I can’t wait to see the sequel already: “Straight Outta Compton 2: Beverly Hills and Them Bitches.” The two most successful members of the NWA crew, Ice Cube and Dr. Dre, now have a net worth of millions. Dr. Dre’s net worth is $160 million, while Ice Cube’s is $140 million. Still, whatever money they have made, the record companies and movie company have made far more. Corporate America worked out a long time ago there was money to be made in the “urban market,” and to do this, successful artists like Dre and Ice Cube have had to be brought into the fold and rewarded for selling their experience and struggle, like how the Guardian media group courts “progressives” by selling itself as a news organisation that “challenges the status quo.” It then takes that demographic and makes millions selling on those eyeballs to advertisers, which enriches that very status quo. So to do artists like Ice cube and Dr. Dre, not that making buckets of money is inherently wrong, but don’t do all “fight the power” in one breath, and then “transfer that money into the my Caymans account” in the next.
If you want to know what their careers may have looked like if they didn’t allow their music to be mass monetised, just look at hip hop artists like Immortal Technique, Welfare Poets, Los Chikos Del Maiz, Keny Arkana and others like them. Maybe you have never heard of them, and there is a good reason why: their anti-establishment message and music is not in line with making record sales, dumbing people down, and remaining a “play-doh threat” to established power. Whatever culture war NWA claim to have started, their team has lost, and thanks to no help from them. Instead of taking that fiery “fuck you” and building on it, the music that “changed the rap game” just morphed into dick swinging, uber-masculine ego brags that extolled the anti-virtues of money, bitches and fame. Maybe if they all died in a freak air balloon accident, a film like this could have ended with a question of “what if?” What if they had lived? Could their music have sparked a revolution? Changed society? Well, they did live, and no, they didn’t change shit at all, except their bank accounts.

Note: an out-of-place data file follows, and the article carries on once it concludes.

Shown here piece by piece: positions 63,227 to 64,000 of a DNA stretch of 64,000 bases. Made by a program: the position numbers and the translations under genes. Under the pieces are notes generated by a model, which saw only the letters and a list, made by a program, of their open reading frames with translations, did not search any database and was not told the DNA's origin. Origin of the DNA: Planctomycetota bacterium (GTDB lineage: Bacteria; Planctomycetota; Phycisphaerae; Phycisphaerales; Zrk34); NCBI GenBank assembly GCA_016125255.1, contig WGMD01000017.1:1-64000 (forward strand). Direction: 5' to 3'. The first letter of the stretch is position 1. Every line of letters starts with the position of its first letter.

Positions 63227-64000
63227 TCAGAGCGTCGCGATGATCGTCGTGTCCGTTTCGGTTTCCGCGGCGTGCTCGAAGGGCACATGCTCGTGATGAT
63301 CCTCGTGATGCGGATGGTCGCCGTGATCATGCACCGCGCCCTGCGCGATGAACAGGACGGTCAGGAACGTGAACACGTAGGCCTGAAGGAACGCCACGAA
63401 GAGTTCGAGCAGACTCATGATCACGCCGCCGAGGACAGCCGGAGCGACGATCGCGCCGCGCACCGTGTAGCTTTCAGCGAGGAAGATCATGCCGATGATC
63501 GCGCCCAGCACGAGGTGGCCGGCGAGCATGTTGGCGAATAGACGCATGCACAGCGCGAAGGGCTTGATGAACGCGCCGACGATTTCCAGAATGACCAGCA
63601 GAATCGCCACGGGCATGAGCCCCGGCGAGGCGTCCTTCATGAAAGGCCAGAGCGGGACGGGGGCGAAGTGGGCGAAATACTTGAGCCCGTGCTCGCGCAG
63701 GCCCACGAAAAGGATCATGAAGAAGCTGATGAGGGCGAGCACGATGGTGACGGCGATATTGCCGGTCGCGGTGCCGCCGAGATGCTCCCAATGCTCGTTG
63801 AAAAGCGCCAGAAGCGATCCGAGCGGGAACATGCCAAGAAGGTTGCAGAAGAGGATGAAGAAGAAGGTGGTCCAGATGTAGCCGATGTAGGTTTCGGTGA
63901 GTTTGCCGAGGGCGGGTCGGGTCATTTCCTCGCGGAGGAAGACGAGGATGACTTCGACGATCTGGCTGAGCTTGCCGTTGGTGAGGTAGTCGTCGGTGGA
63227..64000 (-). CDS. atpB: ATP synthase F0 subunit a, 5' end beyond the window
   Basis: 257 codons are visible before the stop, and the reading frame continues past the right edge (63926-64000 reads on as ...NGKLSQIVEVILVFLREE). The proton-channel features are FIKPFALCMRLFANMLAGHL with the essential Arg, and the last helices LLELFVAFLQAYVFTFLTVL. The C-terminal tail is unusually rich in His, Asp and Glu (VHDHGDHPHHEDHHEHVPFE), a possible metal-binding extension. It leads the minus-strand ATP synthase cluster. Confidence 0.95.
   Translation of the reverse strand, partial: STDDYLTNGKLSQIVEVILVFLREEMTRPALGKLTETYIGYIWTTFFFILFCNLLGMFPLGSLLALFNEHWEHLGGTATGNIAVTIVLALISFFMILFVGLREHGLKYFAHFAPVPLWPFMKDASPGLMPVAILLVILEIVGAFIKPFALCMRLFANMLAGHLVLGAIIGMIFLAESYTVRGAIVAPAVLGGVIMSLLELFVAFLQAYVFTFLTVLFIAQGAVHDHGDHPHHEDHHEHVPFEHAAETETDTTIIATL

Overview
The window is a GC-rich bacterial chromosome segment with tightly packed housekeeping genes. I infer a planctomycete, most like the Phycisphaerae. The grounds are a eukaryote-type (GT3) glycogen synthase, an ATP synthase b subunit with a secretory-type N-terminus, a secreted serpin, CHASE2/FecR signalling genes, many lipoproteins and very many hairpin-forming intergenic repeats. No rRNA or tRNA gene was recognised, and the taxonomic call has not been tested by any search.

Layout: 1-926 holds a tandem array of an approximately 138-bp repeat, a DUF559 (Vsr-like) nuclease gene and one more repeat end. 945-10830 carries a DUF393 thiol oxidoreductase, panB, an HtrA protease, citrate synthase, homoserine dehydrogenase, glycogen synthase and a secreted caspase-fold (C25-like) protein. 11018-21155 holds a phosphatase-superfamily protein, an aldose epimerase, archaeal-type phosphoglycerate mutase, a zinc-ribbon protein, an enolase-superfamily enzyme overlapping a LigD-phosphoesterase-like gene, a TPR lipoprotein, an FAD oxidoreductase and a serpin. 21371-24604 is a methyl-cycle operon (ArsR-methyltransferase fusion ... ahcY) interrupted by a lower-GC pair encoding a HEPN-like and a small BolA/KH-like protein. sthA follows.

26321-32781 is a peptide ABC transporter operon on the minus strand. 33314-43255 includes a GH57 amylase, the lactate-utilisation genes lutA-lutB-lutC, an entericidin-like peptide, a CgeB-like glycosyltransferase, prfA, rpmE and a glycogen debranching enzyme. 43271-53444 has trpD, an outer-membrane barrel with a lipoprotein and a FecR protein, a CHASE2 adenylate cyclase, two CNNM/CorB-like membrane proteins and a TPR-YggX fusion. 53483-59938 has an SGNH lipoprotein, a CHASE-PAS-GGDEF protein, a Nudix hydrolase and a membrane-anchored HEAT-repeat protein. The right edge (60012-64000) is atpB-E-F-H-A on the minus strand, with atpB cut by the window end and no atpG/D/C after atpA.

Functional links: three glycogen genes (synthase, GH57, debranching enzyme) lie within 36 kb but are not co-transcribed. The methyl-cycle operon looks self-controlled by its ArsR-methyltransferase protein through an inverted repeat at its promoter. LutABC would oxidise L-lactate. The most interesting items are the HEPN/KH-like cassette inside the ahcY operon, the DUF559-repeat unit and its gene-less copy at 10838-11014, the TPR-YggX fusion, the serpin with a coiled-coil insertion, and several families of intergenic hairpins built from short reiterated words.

If you want some acid test that a movie, hip hop group, organisation or political party is a threat to established power, you can be guaranteed that established power won’t bankroll, promote and be remunerated by anything that’s a threat to it. Look for movements (occupy and labour rights), people (Julian Assange/Edward Snowden/Whistle-blowers), or even nations (Granada, Venezuela, Cuba, Scottish independence) and you see they that they are crushed, leaned on, silenced, murdered or mocked. That being, the litmus test “Straight Outta Compton” will utterly fail, not because the movie will be bad or even dishonest, but rather because we know once “Outta Compton,” the money started and the fight ended.
For more from E.F Nicholson check his blog